Study finds mixed associations between alcohol intake, cardiovascular eventsJune 11, 2018 /
By Reuters Staff
NEW YORK (Reuters Health) - New research shows an inverse link between alcohol intake and risk of coronary heart disease (CHD), but a positive association with stroke risk.
"Given the known positive association of alcohol intake with all cause mortality and the risk of cancer, the opposing associations of alcohol intake we found with different cardiovascular disease types strengthen the rationale for policies to reduce alcohol consumption," researchers conclude in a report online May 29 in The BMJ.
Dr. Pietro Ferrari from the International Agency for Research on Cancer (IARC) and colleagues investigated associations between drinking alcohol and risk of incident non-fatal and fatal CHD and stroke in more than 32,500 adults (ages 35-70; 52% women) without cardiovascular disease (CVD) at baseline in eight European countries in the EPIC-CVD study.
Among the total cohort, there were 9,307 non-fatal CHD events, 1,699 fatal CHD events, 5,855 non-fatal strokes, and 733 fatal strokes.
Alcohol intake at baseline was inversely associated with nonfatal CHD (hazard ratio, 0.94 per 12 g/day higher intake; 95% confidence interval, 0.92 to 0.96).
For fatal CHD, there was a J-shaped relationship between baseline alcohol intake and risk. The hazard ratio was 0.83 (95% CI, 0.70 to 0.98) for 5.0 to 14.9 g/day, 0.65 (95% CI, 0.53 to 0.81) for 15.0 to 29.9 g/day and 0.82 (95% CI, 0.65 to 1.03) for 30.0 to 59.9 g/day of total alcohol intake, compared with intake of 0.1 to 4.9 g/ day.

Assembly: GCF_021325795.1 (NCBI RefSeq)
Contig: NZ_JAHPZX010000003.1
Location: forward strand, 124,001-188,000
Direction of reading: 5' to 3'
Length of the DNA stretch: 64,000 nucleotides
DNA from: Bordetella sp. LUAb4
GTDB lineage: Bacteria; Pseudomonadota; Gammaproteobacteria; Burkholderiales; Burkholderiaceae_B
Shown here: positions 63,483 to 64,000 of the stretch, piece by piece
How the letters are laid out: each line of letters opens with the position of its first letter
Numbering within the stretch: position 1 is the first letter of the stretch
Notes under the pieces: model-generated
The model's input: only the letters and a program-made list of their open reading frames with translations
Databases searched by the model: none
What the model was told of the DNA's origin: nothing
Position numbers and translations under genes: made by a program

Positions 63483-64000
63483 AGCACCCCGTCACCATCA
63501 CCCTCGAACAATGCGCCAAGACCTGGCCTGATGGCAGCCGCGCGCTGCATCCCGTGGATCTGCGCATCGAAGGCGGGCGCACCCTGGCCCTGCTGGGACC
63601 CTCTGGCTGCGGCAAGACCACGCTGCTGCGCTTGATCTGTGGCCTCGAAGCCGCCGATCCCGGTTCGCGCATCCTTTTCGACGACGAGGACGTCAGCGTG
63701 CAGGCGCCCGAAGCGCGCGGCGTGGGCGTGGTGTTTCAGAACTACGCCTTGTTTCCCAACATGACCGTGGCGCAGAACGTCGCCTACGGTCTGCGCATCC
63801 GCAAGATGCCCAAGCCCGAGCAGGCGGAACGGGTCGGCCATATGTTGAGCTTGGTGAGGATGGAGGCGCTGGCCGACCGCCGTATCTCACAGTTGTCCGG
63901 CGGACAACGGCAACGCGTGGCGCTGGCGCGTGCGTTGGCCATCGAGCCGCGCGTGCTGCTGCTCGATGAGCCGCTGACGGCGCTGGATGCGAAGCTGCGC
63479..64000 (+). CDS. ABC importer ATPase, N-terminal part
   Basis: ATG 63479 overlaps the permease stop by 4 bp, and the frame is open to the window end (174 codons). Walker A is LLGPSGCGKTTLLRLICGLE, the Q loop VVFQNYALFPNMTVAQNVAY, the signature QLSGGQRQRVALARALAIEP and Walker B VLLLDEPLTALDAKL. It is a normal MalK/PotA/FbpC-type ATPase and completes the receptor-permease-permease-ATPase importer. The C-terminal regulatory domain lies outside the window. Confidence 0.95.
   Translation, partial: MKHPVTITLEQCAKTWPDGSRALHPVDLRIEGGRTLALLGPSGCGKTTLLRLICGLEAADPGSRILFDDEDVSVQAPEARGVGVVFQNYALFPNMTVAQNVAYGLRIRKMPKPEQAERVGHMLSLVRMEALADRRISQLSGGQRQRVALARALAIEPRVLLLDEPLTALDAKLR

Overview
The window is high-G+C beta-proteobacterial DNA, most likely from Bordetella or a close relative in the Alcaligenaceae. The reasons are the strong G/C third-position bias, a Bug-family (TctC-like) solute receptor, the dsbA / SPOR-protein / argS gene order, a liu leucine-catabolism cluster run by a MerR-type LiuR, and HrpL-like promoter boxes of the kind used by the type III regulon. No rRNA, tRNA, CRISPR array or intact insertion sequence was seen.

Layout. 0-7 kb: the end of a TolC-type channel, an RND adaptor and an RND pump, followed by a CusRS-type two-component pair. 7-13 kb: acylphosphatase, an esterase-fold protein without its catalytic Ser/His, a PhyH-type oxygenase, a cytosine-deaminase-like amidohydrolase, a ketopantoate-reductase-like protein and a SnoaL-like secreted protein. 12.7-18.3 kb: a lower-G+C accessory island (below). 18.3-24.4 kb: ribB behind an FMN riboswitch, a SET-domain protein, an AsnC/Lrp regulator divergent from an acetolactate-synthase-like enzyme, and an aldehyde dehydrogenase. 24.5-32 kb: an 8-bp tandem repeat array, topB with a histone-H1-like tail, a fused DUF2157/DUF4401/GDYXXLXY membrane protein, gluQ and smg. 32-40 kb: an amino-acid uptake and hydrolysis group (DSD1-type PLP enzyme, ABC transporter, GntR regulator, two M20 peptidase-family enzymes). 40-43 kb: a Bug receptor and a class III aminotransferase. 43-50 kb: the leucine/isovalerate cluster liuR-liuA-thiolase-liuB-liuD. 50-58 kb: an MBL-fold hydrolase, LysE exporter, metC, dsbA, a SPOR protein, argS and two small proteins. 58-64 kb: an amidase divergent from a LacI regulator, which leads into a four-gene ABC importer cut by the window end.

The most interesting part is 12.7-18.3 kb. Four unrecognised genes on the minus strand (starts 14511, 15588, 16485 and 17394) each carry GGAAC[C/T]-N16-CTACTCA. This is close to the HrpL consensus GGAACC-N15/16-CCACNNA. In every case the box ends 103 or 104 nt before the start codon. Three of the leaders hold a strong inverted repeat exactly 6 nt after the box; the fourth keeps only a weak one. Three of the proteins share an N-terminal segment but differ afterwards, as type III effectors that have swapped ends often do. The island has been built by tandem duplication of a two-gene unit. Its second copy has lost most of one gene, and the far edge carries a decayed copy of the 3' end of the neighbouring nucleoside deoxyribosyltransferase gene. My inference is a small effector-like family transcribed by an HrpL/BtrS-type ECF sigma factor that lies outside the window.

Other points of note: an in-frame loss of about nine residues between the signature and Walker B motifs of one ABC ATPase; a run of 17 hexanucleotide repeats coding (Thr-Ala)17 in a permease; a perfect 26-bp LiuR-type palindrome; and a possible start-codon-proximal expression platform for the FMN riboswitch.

In contrast, hazard ratios for non-fatal and fatal stroke were 1.04 (95% CI, 1.02 to 1.07) and 1.05 (95% CI, 0.98 to 1.13), respectively, per 12 g/day increase in baseline alcohol intake, with results similar for ischemic and hemorrhagic stroke.
The associations with cardiovascular outcomes were also broadly similar with average lifetime alcohol intake as for baseline intake, and across the eight countries studied, the researchers say.
This study, they conclude, highlights the "opposing associations" of alcohol intake with different types of cardiovascular disease and "strengthens the evidence for policies to reduce alcohol consumption."
The study had no commercial funding and the authors have no conflicts of interest.
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